By DARREN MILLER
IOWA CITY, Iowa — The background on University of Iowa senior Kathleen Doyle’s laptop is an image taken March 10, 2019, moments after Doyle and the Hawkeyes knocked off Maryland, 90-76, to win a Big Ten Conference Tournament championship in women’s basketball.
You have to scan the image closely to find Doyle. She is about as far in the background as you can get without falling off the makeshift stage set up for the postgame championship celebration. At the center of the image is center extraordinaire Megan Gustafson, receiving the championship trophy from head coach Lisa Bluder. In the left corner of the photograph is Doyle, wearing a big smile, lifting her championship hat toward the ceiling to catch celebratory confetti that was raining down on the winners.
“It reminds you what you’re capable of and what you have to look forward to if you keep working,” Doyle said. “That was a moment of pure bliss.”
Doyle’s days in the background of anything associated with Iowa’s basketball team have passed. Gustafson, the consensus All-American and National Player of the Year, has graduated. So have starters Tania Davis and Hannah Stewart. That leaves Doyle, who was named first-team All-Big Ten by coaches and second team by media, as a team leader, joining fellow seniors Makenzie Meyer and Amanda Ollinger.
“The outside is going to worry about Megan, Hannah, and Tania being gone more than we’re going to worry about that,” said Doyle, a native of LaGrange Park, Illinois. “We can’t worry about what we lost, we have to worry about what we can control and what we have in our locker room right now. We’re a united group, our team chemistry is great. It will be different, but it’s exciting to do something different. Change is always hard and I’m sure there will be road bumps, but we’re going to embrace it.”
Last season, when Iowa made a run to the Elite Eight, Doyle led the Hawkeyes with 5.9 assists and 2.3 steals per game. She also averaged 12 points and three rebounds while shooting 31 percent from 3-point range and 74 percent from the line. Doyle netted double figure points 20 times in 29 games, scoring a season-high 22 against Iowa State and Michigan. She handed out five-or-more assists 21 times.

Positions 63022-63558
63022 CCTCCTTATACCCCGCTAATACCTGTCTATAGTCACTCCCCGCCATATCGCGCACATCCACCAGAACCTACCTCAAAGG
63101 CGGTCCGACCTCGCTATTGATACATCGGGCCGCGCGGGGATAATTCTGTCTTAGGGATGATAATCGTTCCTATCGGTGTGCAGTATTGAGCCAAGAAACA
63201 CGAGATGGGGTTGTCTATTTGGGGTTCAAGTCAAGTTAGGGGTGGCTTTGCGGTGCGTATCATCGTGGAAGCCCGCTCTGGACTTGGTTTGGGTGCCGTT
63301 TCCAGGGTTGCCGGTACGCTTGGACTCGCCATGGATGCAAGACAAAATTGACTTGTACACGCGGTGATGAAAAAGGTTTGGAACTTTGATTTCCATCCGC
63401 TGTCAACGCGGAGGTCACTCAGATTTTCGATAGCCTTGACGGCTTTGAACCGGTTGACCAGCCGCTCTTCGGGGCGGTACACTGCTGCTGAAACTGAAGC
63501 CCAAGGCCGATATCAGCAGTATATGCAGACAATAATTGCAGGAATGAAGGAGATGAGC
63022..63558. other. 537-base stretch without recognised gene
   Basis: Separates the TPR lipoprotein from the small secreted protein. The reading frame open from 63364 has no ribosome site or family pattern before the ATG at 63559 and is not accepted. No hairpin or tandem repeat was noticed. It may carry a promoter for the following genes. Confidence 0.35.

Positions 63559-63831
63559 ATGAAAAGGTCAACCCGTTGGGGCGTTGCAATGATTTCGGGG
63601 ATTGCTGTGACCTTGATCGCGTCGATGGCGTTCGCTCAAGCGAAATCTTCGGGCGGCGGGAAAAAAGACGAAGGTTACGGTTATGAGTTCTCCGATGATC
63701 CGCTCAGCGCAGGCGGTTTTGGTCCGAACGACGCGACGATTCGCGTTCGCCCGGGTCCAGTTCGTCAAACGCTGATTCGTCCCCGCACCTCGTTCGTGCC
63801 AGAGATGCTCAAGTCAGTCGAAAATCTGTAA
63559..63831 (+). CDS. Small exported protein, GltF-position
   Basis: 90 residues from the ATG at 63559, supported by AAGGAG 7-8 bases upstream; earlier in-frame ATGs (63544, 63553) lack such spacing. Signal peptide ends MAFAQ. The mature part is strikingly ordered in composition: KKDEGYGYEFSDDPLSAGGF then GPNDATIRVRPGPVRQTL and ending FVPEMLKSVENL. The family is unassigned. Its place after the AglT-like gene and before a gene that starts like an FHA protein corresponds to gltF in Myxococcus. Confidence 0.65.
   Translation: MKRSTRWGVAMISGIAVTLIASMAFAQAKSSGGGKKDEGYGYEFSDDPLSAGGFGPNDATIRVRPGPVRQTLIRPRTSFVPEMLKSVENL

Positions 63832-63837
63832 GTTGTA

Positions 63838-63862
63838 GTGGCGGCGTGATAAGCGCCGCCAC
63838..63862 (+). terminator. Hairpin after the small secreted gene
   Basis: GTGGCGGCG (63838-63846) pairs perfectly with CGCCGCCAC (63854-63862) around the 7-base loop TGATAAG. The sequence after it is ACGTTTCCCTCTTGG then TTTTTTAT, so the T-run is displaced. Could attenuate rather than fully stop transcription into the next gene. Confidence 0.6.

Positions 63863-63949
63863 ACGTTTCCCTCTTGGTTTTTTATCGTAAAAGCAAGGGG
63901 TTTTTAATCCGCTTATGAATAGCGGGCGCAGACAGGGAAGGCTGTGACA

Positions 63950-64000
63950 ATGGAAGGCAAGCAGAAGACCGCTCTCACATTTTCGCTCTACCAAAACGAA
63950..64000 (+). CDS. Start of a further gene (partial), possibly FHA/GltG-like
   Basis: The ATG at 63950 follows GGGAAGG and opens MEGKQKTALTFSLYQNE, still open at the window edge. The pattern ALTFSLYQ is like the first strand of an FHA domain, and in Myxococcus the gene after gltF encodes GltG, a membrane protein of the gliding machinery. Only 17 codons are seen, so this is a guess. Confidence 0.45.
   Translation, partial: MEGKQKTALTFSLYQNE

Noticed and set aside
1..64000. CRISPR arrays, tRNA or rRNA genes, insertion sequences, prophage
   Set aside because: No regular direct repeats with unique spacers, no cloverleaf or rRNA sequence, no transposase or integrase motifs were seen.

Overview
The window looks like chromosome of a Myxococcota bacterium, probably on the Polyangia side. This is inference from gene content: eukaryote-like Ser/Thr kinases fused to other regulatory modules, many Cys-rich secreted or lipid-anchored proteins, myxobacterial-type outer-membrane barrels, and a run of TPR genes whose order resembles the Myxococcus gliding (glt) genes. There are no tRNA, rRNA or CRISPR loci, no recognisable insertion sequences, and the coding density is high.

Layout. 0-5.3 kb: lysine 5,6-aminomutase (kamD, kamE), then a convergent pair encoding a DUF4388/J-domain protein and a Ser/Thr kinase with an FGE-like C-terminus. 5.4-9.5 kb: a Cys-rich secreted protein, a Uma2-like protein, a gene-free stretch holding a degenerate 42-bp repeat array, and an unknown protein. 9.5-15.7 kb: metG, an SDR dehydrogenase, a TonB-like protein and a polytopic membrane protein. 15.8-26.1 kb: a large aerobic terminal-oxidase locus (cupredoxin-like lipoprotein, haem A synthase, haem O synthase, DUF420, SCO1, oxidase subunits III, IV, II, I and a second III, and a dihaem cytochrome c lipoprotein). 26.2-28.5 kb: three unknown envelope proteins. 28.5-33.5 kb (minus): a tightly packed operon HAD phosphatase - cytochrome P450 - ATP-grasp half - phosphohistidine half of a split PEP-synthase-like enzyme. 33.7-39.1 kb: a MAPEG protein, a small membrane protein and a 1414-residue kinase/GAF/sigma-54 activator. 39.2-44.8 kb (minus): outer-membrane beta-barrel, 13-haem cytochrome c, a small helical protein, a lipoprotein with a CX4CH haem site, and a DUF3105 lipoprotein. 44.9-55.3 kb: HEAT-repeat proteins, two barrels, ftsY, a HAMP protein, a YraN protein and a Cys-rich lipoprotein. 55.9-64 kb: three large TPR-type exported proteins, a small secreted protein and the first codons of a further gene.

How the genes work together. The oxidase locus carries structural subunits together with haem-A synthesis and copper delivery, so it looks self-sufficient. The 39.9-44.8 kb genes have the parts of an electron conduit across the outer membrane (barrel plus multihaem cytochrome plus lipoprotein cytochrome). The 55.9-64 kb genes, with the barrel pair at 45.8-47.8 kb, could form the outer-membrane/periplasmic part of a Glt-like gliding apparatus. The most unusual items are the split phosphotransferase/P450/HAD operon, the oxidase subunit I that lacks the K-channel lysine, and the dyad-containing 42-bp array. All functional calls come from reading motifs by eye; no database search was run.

That combination of sharing the ball and being able to create her own scoring opportunities fits the Iowa basketball philosophy. Those are two ways Doyle leads the Hawkeyes, another is her rah-rah, rally the troops personality.
“There is no arguing that Kathleen is our emotional leader,” Iowa head coach Lisa Bluder said. “She brings enthusiasm, joy, and passion for playing hard all the time and that’s contagious. When you have someone on your team that plays that hard and with that much emotion, it is fun to watch and it’s fun to be part of that.”
In three seasons, Doyle has been involved in 73 Hawkeye victories. One of her career highlights occurred when she was wearing red, white, and blue, not the typical black and gold. From Aug. 6-10, Doyle was a member of Team USA that went 4-1 and won a silver medal at the Pan-American Games in Lima, Peru. Doyle averaged 20.6 minutes and 6.0 points; she shared the team lead with eight steals.
“It was an amazing experience playing against international teams,” Doyle said. “It is kind of amazing that a bunch of college kids could come together in that short amount of time and do what we did.”
Bluder appreciates what Doyle accomplished on an international stage. She coached Team USA to silver in 2015 in Toronto, Canada.
“To compete at that level with intense practices and tryouts is hard mentally and physically,” Bluder said. “Kathleen played an integral part of them getting a silver medal; to know she was a big part of them winning a silver medal is pretty amazing.”
From the Pan Am Games, Doyle joined the Hawkeyes on their three-game tour of Spain from Aug. 7-18. Doyle missed the first game against the Madrid All-Stars, a 74-69 loss. When she arrived, Iowa finished with two wins — 69-61 over Valencia and 76-57 over the Mataro All-Stars. In two games, Doyle averaged 10.5 points, five rebounds, and four assists.
She now prepares for her final season as a collegian. Practices began Sept. 26 and the Hawkeyes play an exhibition against Winona State on Nov. 3.
“Our goal is to always win a Big Ten championship, it doesn’t matter what other people have coming back,” Doyle said. “We have a lot of people who haven’t gotten a chance to play significant minutes and we don’t know what they will do with those minutes; they could become greats. I’m excited for these younger kids to get a chance to show people what they are made of. They are tough and that is a huge part of playing in the Big Ten.”
Doyle is embracing every opportunity of her final go-round as a Hawkeye, but that doesn’t make it less sentimental.
“It is sad,” she said. “I wish I could stay here and play forever.”